Georgia redistricting signed into law and lawsuits quickly follow

Maps favor Republicans in a politically divided state
State Sen. John Kennedy, R-Macon, presents newly drawn congressional maps in the Senate Chambers during a special session in November at the Georgia Capitol. (Hyosub Shin /



State Sen. John Kennedy, R-Macon, presents newly drawn congressional maps in the Senate Chambers during a special session in November at the Georgia Capitol. (Hyosub Shin /

Gov. Brian Kemp signed new Georgia political maps into law Thursday, finalizing Republican efforts to solidify their majorities in a rapidly changing state as opponents immediately filed three court challenges.

The once-a-decade redistricting creates boundaries that give Republicans an opportunity to gain a seat in Congress after next year’s elections. The new congressional map contains nine districts that lean Republican and five districts with mostly Democratic voters.

While there was never a doubt that Kemp would sign the redistricting bills, he waited over a month since they passed the General Assembly. The delay stalled legal action until the new maps were written into state law.

The federal lawsuits allege that both congressional and state maps are racially discriminatory because they reduce the voting strength of people of color who tend to support Democrats. Georgia’s population has increased by 1 million since 2010, fueled entirely by people of color as the number of white residents declined.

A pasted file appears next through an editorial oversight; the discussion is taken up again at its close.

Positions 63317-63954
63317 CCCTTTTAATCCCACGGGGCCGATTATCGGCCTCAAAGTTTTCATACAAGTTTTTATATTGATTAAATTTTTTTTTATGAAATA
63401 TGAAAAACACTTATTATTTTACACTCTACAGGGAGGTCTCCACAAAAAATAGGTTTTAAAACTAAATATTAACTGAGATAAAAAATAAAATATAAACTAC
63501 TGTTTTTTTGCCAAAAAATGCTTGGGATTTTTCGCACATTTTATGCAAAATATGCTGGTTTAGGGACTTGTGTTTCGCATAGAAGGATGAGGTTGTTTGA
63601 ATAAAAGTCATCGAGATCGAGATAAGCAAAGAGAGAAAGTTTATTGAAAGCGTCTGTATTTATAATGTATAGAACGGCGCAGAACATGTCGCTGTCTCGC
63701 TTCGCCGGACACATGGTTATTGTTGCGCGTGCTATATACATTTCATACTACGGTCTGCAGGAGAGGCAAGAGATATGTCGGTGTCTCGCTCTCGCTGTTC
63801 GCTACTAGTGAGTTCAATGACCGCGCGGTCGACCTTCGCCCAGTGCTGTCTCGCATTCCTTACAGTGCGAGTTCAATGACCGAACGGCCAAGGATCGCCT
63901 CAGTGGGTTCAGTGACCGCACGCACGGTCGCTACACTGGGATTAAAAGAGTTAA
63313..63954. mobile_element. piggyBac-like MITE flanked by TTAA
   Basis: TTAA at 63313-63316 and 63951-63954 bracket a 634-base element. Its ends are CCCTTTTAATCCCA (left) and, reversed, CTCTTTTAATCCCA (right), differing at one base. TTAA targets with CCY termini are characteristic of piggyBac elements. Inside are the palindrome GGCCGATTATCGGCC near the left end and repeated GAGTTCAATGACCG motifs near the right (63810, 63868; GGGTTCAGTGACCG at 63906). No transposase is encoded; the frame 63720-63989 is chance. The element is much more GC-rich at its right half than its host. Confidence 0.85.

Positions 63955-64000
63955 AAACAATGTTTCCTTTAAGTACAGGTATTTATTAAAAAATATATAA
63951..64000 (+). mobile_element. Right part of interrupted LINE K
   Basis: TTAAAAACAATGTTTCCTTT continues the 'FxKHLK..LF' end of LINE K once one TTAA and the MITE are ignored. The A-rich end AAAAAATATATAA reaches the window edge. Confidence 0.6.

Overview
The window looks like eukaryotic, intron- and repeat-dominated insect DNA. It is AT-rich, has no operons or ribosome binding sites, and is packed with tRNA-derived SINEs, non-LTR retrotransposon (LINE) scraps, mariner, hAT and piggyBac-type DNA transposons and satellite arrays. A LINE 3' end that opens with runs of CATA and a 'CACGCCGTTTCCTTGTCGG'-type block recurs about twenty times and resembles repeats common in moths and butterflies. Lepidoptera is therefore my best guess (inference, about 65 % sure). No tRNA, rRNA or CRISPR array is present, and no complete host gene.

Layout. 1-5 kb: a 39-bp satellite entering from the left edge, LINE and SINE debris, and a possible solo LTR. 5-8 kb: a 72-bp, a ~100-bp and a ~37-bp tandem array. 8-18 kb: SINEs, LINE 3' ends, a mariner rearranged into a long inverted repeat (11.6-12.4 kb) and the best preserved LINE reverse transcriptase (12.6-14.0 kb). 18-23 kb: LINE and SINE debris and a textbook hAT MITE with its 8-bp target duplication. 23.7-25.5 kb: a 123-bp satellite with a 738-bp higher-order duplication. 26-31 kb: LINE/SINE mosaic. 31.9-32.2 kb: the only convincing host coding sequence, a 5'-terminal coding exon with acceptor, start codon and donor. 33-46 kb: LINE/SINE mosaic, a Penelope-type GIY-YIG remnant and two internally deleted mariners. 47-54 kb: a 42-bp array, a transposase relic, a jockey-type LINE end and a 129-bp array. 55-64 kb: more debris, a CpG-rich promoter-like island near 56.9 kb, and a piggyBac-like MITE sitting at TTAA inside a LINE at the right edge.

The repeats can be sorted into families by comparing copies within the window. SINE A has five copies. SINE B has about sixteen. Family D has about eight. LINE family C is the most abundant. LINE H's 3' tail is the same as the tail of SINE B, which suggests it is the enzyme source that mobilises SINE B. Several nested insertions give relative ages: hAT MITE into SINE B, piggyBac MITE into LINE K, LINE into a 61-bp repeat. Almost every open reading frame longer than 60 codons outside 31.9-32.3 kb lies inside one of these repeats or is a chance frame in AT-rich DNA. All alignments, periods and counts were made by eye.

“Notwithstanding this explosive growth, politicians have failed to draw maps that give many of these new Black voters new opportunities to elect candidates of their choice,” said Sean Young, legal director for the ACLU of Georgia. “Rather than a new chapter, politicians have stuck with the same discriminatory playbook.”

Some of the lawsuits target the 6th Congressional District in Atlanta’s northern suburbs, currently held by Democratic U.S. Rep. Lucy McBath, which legislators reshaped in hopes of electing a Republican in 2022. The new district stretches northward into more Republican areas.